The two main characters of Katherine Anne Porter's "Flowering Judas," Laura and Braggioni, attempt to fulfill an ideal: they want to have self-fulfillment but also to be integrated into a social society. Neither of the two, however, succeeds in meeting this ideal. While Braggioni appears to be a man who is self-fulfilled, he is not completely accepted or integrated into society. Laura, on the other hand, is Braggioni's opposite. Although she is completely embraced by the society in which she lives, she personally feels alienated from it and unfulfilled as an individual. In their incomplete and dysfunctional personalities, Braggioni and Laura are seen as embodiments of two psychic forces: the id and the superigo.
Braggioni, as the embodiment of the id, is concerned primarily with pleasure. Even just a physical description shows his extravagant self-indulgence. His "expensive garments" consist of a "lavender collar," a "purple necktie, held by a diamond hoop," a leather belt "worked in silver, [. . .] glassy yellow shoes [. . . and] mauve silk hose" (374). Braggioni's extravagant clothing projects how he "loves himself with such tenderness and amplitude and eternal charity" (372). Material possessions both confirm and enhance Braggioni's self-fulfillment and self-worth. Being a vain man, he demands the best for himself; gratifying himself gives him pleasure.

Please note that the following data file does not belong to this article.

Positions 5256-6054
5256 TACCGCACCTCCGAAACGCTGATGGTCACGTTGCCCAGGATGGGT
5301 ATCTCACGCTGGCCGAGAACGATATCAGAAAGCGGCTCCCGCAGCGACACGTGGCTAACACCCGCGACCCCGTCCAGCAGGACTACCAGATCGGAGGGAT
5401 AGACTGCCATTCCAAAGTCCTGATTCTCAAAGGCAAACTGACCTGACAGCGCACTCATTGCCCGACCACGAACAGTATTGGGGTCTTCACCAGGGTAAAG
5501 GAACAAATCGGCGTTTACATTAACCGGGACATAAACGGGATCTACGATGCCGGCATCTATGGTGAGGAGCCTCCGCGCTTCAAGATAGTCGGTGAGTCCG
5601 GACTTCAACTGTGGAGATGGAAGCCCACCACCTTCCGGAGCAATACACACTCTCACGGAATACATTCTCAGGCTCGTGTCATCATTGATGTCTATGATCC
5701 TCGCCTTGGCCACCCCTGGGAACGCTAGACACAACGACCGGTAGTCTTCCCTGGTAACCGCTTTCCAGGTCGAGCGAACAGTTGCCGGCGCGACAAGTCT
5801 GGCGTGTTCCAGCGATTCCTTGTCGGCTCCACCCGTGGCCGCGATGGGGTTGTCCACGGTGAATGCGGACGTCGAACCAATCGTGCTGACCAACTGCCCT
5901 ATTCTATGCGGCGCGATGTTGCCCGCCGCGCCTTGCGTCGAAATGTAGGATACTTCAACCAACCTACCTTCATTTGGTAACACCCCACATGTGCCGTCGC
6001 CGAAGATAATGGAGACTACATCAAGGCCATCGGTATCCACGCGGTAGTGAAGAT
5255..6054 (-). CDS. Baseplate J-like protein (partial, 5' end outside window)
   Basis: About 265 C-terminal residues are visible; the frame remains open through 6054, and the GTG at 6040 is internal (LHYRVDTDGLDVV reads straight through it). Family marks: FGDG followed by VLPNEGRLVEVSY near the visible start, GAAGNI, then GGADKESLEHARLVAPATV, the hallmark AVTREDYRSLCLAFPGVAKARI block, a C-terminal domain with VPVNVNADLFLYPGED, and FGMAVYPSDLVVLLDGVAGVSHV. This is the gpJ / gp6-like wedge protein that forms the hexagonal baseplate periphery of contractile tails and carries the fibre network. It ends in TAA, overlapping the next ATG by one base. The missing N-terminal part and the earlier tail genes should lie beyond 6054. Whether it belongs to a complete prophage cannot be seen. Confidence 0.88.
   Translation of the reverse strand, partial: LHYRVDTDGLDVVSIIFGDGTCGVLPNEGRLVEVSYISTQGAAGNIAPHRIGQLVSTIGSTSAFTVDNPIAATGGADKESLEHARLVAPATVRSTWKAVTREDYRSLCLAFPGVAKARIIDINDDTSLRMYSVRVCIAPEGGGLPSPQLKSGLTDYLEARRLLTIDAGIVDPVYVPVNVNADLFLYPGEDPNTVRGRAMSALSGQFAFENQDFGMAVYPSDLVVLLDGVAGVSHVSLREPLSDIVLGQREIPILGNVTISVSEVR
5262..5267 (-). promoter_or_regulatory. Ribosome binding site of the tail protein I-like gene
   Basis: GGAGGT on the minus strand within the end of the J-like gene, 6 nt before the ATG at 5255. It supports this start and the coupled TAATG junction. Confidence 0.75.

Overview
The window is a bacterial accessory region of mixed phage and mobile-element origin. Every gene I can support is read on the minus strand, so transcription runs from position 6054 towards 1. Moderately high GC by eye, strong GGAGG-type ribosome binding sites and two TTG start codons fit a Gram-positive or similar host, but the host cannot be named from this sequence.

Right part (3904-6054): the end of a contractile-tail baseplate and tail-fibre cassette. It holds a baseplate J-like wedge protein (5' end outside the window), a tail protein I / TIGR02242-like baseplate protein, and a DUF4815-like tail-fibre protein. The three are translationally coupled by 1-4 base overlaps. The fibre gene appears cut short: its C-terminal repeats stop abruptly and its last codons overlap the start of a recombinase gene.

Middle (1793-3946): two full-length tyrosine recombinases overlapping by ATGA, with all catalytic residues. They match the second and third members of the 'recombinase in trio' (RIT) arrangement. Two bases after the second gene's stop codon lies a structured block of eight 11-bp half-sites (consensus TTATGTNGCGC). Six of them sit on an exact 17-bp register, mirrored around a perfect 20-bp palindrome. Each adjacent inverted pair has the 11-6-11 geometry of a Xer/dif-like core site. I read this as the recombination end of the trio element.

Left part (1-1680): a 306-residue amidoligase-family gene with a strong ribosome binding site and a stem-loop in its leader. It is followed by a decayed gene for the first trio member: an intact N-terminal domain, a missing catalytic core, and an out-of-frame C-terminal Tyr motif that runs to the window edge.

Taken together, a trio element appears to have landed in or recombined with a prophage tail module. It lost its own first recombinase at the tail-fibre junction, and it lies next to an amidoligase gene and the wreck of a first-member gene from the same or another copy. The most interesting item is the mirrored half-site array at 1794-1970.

Braggioni's "love of small luxuries" is not the only source of his pleasure (374). He also takes pleasure in being a controlling force. He tells Laura that he "is rich, not in money [. . .] but in power" (374). Men come to him when they are in trouble, and Braggioni takes pleasure in deciding if he will help them or...
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...As a result, Laura is consuming herself. In her superego-dominated psyche even her suppressed desire for emotional pleasure and self-fulfillment can only find expression as a form of self-destruction.
This image in her dream of self-destruction causes Laura to cry "No!" once again. She will not allow herself to fall victim to self-fulfillment, just as Braggioni will not give up his pleasure. Consequently, they both remain characters who are imbalanced in their motivations and drives, thus making them dysfunctional. Until they can negotiate a compromise and partnership of the pleasure principle and the morality principle, Laura and Braggioni will fail to be healthy, fulfilled human beings.
Porter, Katherine Anne. "Flowering Judas." 1930. Short Story Masterpieces. Ed. Robert Penn Warren and Albert Erskine. New York: Dell, 1958. 371-85.
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